That’s not true by a long shot. The best kind of life insurance to buy is the kind that will be in force when you need it. Which leads us to the corollary – the amount of life insurance you need is an amount you can easily afford. After all, policies you can’t afford are policies that eventually lapse. That doesn’t do you any good.

  1. Why can’t I get a level term policy for life?

You can. Ask your agent to show you an illustration for a universal life policy with a lifetime no-lapse guarantee. It’s the same thing. The policy will remain in force, for as long as you live, provided you keep up on the premiums. You’ll see the policy build up a cash value for a while, then spend it down to zero – the cash value is just a camel’s hump: A reserve that helps supplement your premiums, so your out of pocket premiums don’t go up as you get older.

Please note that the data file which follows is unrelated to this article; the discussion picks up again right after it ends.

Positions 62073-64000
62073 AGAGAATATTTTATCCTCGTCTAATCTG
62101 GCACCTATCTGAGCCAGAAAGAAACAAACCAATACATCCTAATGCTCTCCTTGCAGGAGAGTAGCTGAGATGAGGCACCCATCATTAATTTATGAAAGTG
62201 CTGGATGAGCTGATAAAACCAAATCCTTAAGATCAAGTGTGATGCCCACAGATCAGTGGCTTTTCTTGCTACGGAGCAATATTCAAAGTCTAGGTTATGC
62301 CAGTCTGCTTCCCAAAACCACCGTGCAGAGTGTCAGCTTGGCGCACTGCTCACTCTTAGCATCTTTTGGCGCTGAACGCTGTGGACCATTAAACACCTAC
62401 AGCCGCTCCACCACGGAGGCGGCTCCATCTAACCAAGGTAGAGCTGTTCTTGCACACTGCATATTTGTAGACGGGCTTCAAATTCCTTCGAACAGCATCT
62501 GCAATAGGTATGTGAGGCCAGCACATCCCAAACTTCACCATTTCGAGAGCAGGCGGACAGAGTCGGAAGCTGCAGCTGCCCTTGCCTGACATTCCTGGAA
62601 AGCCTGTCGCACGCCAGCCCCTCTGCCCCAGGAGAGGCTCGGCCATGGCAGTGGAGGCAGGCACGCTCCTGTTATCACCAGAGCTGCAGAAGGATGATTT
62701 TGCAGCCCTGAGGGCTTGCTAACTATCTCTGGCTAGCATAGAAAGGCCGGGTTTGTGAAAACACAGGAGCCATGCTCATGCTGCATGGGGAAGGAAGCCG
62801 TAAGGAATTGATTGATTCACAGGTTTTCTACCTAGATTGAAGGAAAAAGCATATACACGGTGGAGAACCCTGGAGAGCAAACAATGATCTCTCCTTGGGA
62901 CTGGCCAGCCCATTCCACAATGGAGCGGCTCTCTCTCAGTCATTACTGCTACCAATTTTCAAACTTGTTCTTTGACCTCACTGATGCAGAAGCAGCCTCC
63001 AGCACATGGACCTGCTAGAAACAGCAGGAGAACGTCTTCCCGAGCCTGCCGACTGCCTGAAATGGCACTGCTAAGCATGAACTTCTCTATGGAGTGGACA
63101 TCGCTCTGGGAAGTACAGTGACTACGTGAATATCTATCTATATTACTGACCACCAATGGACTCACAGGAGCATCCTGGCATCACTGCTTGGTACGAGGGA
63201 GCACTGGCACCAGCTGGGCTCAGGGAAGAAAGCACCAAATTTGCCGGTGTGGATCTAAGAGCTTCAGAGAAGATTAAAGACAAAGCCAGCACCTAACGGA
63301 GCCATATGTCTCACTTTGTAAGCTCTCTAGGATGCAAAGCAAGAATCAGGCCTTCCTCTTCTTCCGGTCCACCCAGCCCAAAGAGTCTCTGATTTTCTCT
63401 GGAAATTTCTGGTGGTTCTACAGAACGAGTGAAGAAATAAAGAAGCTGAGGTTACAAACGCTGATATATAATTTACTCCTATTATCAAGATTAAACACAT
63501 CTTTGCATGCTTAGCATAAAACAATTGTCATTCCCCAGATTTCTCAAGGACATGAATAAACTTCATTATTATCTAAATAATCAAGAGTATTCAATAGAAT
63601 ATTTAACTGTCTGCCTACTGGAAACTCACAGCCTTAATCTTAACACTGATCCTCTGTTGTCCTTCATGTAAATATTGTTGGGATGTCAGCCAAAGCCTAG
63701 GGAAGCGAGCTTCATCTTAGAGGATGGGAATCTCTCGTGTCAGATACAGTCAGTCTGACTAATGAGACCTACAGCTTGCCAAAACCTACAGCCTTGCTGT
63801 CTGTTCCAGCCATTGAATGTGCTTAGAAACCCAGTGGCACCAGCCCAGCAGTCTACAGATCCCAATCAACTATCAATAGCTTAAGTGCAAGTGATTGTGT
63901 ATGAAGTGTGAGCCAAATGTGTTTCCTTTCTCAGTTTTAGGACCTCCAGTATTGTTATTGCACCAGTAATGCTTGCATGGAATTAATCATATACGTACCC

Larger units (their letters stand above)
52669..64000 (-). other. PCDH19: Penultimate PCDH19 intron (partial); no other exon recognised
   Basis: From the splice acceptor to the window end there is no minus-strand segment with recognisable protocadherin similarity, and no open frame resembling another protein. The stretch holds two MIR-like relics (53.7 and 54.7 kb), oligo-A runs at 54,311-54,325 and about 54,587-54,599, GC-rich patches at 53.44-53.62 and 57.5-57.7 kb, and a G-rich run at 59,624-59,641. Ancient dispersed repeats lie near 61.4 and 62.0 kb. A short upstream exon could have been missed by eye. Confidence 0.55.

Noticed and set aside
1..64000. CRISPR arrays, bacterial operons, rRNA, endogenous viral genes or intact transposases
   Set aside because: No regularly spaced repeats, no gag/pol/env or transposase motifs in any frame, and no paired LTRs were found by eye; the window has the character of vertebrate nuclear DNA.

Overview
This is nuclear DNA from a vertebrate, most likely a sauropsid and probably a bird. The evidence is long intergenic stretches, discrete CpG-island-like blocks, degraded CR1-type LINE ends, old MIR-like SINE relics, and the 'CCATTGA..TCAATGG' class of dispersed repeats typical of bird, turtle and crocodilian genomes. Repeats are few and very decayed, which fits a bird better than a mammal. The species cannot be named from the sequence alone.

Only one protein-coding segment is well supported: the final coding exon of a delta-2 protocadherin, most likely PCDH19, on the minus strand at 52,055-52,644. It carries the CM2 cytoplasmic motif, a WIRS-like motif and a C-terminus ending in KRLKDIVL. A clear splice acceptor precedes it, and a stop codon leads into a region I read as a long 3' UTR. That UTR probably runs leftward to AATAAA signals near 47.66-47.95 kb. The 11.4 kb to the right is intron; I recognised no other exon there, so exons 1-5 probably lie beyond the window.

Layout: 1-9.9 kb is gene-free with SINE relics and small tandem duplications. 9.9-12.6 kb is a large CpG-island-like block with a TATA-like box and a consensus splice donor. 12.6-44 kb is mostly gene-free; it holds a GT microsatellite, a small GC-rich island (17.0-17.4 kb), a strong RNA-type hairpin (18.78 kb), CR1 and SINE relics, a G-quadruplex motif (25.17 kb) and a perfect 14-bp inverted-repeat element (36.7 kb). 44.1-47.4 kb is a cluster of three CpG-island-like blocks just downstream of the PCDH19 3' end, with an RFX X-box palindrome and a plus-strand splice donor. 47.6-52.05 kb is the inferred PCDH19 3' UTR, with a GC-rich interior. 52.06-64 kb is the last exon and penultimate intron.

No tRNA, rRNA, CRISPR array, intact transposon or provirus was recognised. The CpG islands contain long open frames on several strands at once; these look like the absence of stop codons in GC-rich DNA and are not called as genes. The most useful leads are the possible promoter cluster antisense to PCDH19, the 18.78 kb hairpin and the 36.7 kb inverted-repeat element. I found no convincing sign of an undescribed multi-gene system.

You won’t be able to rely on the policy for cash value, and the death benefit won’t go up with inflation, but from the consumer’s point of view, it will work the same way as a level-term policy for life.

  1. My wife doesn’t work. I don’t need life insurance on her.

Life insurance isn’t there for you to profit from someone else’s death. But if something happened to your spouse, you may need to take time off work to spend with the children. You may even need to be a full-time dad for an extended period of time. If not, you may need to spend money on all the things your spouse did for the household during her life. Expenses like day care, laundry, cleaning and meals out that used to be cooked at home add up fast. A small policy even on a non-working spouse until the kids are grown can give you a lot of freedom of action.

  1. I don’t need life insurance on my children.